Back on television, she appeared in "A Season in Purgatory" (CBS, 1996) and "The Ultimate Lie" (NBC, 1996) before returning to series TV as a no-nonsense U.S. attorney on the short-lived "Feds" (CBS, 1997). On the big screen, Brown played important supporting roles in the Johnny Depp/Charlize Theron thriller "The Astronaut's Wife" (1999) and in the Clint Eastwood/Tommy Lee Jones action adventure "Space Cowboys" (2000). She won a Tony for her role in the challenging, physics-themed Broadway drama "Copenhagen," but spent much of the subsequent decade collecting small credits in everything from Lars von Trier's "Dogville" (2003) and Kevin Bacon's "Loverboy" (2005) to "Law & Order: Special Victims Unit" (NBC, 1999- ). Brown also embarked on a lucrative side career in narration, serving as the voice of many specials, including several "American Experience" (PBS, 1988- ) installments. Critics and longtime fans alike were thrilled to see her accept the juicy role of Nina Sharp, the executive director of Massive Dynamic on the genre-bending, sci-fi thriller "Fringe" (Fox, 2008-13). As a mysterious, cutthroat businesswoman who lost an arm attempting to prevent Walter (John Noble) from crossing over into a parallel universe, Brown delivered a layered, magnetic performance on the cult series.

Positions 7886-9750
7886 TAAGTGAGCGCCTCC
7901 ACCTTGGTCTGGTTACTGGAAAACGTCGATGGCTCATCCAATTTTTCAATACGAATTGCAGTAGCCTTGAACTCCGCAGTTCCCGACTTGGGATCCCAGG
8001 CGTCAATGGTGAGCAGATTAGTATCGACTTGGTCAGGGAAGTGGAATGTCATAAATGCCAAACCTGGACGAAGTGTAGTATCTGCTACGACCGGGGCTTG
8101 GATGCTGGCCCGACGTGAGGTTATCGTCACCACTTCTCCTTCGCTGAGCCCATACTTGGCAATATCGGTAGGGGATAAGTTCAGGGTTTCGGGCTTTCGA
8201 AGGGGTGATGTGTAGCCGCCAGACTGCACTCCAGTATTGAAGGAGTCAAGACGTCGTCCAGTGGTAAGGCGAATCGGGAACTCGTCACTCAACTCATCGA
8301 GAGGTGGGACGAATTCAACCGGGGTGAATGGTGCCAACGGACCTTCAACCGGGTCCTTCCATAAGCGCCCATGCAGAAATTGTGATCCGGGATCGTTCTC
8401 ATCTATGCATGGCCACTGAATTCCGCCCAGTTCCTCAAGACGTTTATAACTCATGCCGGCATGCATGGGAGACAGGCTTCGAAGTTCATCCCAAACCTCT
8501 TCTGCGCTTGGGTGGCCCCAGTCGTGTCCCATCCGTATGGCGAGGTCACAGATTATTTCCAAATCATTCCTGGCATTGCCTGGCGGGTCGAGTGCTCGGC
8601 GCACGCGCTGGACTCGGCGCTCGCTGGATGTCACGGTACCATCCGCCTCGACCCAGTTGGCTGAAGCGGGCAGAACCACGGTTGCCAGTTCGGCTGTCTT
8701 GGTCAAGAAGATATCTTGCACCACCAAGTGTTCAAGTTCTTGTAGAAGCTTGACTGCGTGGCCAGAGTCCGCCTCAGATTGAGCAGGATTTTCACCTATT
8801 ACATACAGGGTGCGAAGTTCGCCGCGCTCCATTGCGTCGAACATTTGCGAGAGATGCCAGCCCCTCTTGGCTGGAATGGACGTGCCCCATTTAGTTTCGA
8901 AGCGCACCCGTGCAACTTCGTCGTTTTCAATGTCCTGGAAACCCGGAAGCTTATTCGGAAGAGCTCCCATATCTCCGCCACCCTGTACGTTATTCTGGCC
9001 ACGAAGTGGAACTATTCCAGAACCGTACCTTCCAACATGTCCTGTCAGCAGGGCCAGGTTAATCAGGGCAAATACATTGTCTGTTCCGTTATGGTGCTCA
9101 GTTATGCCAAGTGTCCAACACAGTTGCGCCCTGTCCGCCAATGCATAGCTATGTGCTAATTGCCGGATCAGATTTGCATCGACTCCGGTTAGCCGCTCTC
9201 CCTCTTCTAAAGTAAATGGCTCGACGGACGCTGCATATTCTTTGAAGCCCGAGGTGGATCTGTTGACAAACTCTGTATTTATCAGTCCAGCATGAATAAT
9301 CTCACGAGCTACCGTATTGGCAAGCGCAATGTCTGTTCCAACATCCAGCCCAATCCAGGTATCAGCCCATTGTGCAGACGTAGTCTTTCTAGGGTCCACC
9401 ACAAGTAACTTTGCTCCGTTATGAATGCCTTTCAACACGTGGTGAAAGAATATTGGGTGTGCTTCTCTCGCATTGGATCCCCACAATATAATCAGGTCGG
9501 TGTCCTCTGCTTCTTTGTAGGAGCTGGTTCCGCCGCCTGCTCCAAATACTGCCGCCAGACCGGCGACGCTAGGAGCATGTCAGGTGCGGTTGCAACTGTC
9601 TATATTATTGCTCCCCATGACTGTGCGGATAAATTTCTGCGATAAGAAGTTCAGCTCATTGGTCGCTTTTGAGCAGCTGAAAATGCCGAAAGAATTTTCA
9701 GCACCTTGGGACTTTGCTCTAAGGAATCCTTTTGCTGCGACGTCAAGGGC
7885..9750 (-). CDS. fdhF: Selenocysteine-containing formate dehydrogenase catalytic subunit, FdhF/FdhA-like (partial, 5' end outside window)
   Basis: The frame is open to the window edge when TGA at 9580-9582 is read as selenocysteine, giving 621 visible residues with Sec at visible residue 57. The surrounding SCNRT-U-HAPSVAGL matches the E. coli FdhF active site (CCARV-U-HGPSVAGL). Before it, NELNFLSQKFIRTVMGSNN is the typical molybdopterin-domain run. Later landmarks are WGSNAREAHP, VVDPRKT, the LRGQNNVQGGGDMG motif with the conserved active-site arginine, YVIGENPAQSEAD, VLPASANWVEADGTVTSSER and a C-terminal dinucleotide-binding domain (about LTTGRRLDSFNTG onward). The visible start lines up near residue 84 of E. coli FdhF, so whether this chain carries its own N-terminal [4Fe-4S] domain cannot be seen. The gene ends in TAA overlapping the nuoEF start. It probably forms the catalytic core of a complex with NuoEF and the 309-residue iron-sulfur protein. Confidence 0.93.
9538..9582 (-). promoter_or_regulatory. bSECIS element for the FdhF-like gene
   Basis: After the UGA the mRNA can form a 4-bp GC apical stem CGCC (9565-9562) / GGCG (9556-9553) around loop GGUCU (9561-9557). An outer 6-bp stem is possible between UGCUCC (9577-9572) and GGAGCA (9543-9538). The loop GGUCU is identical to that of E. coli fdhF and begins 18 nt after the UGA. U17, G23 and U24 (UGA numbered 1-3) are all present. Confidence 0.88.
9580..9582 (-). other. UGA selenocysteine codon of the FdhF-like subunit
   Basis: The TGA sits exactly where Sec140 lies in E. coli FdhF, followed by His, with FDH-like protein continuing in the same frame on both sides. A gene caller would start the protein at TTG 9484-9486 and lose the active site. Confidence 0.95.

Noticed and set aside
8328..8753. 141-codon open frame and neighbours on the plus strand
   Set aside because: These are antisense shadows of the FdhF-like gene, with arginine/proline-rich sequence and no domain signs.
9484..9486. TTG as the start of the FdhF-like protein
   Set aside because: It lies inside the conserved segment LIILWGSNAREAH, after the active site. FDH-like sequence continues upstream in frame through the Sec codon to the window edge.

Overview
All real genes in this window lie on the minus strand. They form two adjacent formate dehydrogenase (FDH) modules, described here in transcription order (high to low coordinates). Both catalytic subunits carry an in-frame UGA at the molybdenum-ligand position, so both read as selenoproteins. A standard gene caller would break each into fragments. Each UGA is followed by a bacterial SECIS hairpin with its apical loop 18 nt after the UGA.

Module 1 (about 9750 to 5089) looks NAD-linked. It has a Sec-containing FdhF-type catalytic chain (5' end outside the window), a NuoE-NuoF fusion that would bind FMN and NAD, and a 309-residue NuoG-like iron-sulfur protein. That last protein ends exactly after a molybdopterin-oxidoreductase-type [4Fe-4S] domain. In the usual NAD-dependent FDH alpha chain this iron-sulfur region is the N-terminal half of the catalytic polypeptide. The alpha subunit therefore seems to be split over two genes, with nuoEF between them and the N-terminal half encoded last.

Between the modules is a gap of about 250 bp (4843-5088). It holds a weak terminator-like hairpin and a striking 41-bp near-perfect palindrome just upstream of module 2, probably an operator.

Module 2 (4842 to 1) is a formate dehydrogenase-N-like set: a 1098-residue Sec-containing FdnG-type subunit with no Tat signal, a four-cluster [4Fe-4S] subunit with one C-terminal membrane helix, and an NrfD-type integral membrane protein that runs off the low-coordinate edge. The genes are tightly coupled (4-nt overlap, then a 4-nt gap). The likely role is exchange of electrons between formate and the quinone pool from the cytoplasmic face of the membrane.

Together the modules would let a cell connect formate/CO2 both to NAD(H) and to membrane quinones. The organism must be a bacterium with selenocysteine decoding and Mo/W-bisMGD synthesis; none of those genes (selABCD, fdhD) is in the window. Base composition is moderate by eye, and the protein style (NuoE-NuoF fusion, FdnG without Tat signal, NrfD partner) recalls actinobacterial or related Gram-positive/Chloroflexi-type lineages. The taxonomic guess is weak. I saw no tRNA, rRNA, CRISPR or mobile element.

VIEW THE FULL BIOGRAPHY

Filmographyclose complete filmography

CAST: (feature film)

1.
 First Born (2007)
2.
 Dark Matter (2007)
3.
4.
 Sentinel, The (2006)
5.
 Treatment, The (2006)
6.
 Loverboy (2005)
7.
 Dogville (2003) Mrs Henson
8.
 Follow the Stars Home (2001) Hannah
9.
10.
 Space Cowboys (2000) Doctor Anne Caruthers
VIEW THE FULL FILMOGRAPHY

Milestones close milestones

2008:
Appeared in the murder drama, "Dark Matter" loosely based on the 1991 University of Iowa shootings
1995:
Co-starred in the Broadway production of Tom Stoppard's "Arcadia"
1976:
Co-starred in the NBC miniseries "Captains and the Kings"
1989:
Directed by Hare in "Strapless"; role was written expressly for her by Hare
1995:
Hosted the National Public Radio series "The Poet's Voice"
1992:
Last feature for six years, "Passed Away"
2000:
Played Gertrude in Campbell Scott's TV version of "Hamlet" (Odyssey)
2004:
Played the lead role in "The Clean House," by playwright Sarah Ruhl